Skip to main content

Underplaying poverty: Gujarat govt thinks earning less than Rs 325 in rural, Rs 501 in urban areas is BPL

By Our Representative
The Gujarat government believes that people with a per capita monthly income of less than Rs 324 in the rural areas and Rs 501 in the urban areas should be treated as “below poverty line” or BPL. The BPL “definition” has been given in the state government website of the food and civil supplies department. Fixing the information in Gujarati, the website (click HERE to see) adds, under this definition, as many as 24.3 lakh families of Gujarat are below the official poverty line, as against 13.1 lakh BPL families identifies by the Government of India. It adds, all these BPL families have the “right” get subsidized food to the tune of 35 kg of foodgrains.
The state government “definition” of BPL in Gujarat comes nearly six months after the Government of India faced a flak for declaring that an individual above a monthly consumption of Rs 859.6 in urban and Rs 672.8 in rural areas should not be considered poor. Taking a jibe at the Planning Commission for underplaying poverty issues of this kind, Modi said in August last year that the Prime Minister’s “policy makers are not aware of commoners' plight, nor are they aware of their living conditions.” That is why people from his government “announce that we can get a meal for Rs 5 or Rs 12."
Finding the Gujarat government definition of BPL “amusing”, state Congress leader Arjun Modhwadia said, "On one hand, Gujarat's food and civil supplies department says there are 24.3 lakh BPL families in the state, on the other, the state's health department, under the Mukhyamantri Amrutam Yojana, in its advertisements put the families constituting the BPL category at 38 lakh."
Meanwhile, a public interest litigation filed in the Gujarat High Court has said that the Ahmedabad Municipal Corporation (AMC) has scant regard for poverty alleviation in the city. It has said, the AMC prepared 2,43,038 BPL cards, but as many as “78,039 cards have remained undelivered till date.” It adds, “This reflects that the data gathered were not authentic, and there are various 'bhutia' or bogus cards in existence.” The High Court wants the state government response on the matter within a fortnight.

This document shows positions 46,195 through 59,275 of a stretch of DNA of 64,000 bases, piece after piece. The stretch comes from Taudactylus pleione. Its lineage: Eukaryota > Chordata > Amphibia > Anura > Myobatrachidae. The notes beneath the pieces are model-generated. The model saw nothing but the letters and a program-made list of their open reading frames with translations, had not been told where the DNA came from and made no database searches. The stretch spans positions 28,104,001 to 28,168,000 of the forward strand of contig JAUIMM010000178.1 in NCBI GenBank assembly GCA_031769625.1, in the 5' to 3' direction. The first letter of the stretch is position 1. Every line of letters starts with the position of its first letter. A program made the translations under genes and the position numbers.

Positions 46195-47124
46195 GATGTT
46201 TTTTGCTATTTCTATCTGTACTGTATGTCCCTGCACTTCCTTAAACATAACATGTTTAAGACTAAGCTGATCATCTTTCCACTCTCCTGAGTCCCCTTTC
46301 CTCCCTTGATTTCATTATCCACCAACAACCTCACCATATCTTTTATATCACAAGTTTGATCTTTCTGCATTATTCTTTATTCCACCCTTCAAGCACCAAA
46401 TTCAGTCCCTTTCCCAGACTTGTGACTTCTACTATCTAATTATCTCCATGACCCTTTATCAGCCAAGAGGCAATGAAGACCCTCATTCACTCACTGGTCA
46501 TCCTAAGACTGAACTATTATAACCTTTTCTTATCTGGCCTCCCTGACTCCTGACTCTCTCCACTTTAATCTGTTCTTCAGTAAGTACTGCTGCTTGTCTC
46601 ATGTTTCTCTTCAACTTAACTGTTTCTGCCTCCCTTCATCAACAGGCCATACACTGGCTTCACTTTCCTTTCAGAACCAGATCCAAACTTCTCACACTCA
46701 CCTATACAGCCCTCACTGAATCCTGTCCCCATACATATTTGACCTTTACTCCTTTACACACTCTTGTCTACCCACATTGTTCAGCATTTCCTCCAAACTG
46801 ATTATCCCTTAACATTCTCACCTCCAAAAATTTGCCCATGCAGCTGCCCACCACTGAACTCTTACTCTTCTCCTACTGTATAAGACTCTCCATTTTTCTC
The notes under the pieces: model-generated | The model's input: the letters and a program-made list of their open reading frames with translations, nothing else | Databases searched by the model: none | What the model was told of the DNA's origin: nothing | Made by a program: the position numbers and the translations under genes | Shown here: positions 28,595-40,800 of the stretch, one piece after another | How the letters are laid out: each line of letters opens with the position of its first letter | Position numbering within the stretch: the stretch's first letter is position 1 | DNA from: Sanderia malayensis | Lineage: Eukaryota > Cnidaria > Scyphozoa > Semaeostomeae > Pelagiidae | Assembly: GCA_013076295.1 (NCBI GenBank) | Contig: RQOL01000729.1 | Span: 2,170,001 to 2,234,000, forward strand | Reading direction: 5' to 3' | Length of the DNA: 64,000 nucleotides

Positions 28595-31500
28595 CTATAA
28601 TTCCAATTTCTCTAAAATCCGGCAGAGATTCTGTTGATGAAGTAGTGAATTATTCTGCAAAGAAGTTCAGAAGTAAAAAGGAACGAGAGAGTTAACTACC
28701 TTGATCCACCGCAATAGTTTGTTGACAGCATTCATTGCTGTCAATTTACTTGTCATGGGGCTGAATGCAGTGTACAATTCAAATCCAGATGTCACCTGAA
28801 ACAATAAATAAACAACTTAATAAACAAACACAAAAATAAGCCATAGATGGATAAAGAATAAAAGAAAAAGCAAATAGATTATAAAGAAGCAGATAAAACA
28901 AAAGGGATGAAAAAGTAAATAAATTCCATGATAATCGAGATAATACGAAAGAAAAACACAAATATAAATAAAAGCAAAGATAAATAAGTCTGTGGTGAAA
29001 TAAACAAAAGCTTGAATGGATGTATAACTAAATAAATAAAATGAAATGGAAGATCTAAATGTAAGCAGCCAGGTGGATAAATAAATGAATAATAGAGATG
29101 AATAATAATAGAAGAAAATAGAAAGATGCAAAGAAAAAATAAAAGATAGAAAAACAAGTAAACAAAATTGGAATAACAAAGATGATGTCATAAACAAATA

The PIL has questioned the criterion of monthly income of Rs 501 per person in the urban areas for inclusion in BPL list and termed it “absurd.” It claimed that AMC's list is “not dynamic in nature, and it requires regular exclusion and inclusion of members”. There have been several state government documents which have said that the state’s urban poverty and living conditions are “worse” than those prevailing in the rural areas – primarily because the slum-dwellers live in subhuman conditions.
The Gujarat government’s definition of BPL, as found reflected in its site, says:
· In the rural areas, per capita monthly income should be below Rs 324 and Rs 501 respectively for rural and urban areas
· Anyone wanting to be included in BPL should be a landless labourer and should own less than one acre of land.
· The BPL survey, carried out by the state rural development department, finds that those in the 0-16 group, with those scoring 0 (zero) being the most poor and not owning any asset, primarily immovable poverty. Anyone wanting to be included in the BPL list should rely on this data.

Comments

TRENDING

Vaccine nationalism? Covaxin isn't safe either, perhaps it's worse: Experts

By Rajiv Shah  I was a little awestruck: The news had already spread that Astrazeneca – whose Indian variant Covishield was delivered to nearly 80% of Indian vaccine recipients during the Covid-19 era – has been withdrawn by the manufacturers following the admission by its UK pharma giant that its Covid-19 vector-based vaccine in “rare” instances cause TTS, or “thrombocytopenia thrombosis syndrome”, which lead to the blood to clump and form clots. The vaccine reportedly led to at least 81 deaths in the UK.

'Scientifically flawed': 22 examples of the failure of vaccine passports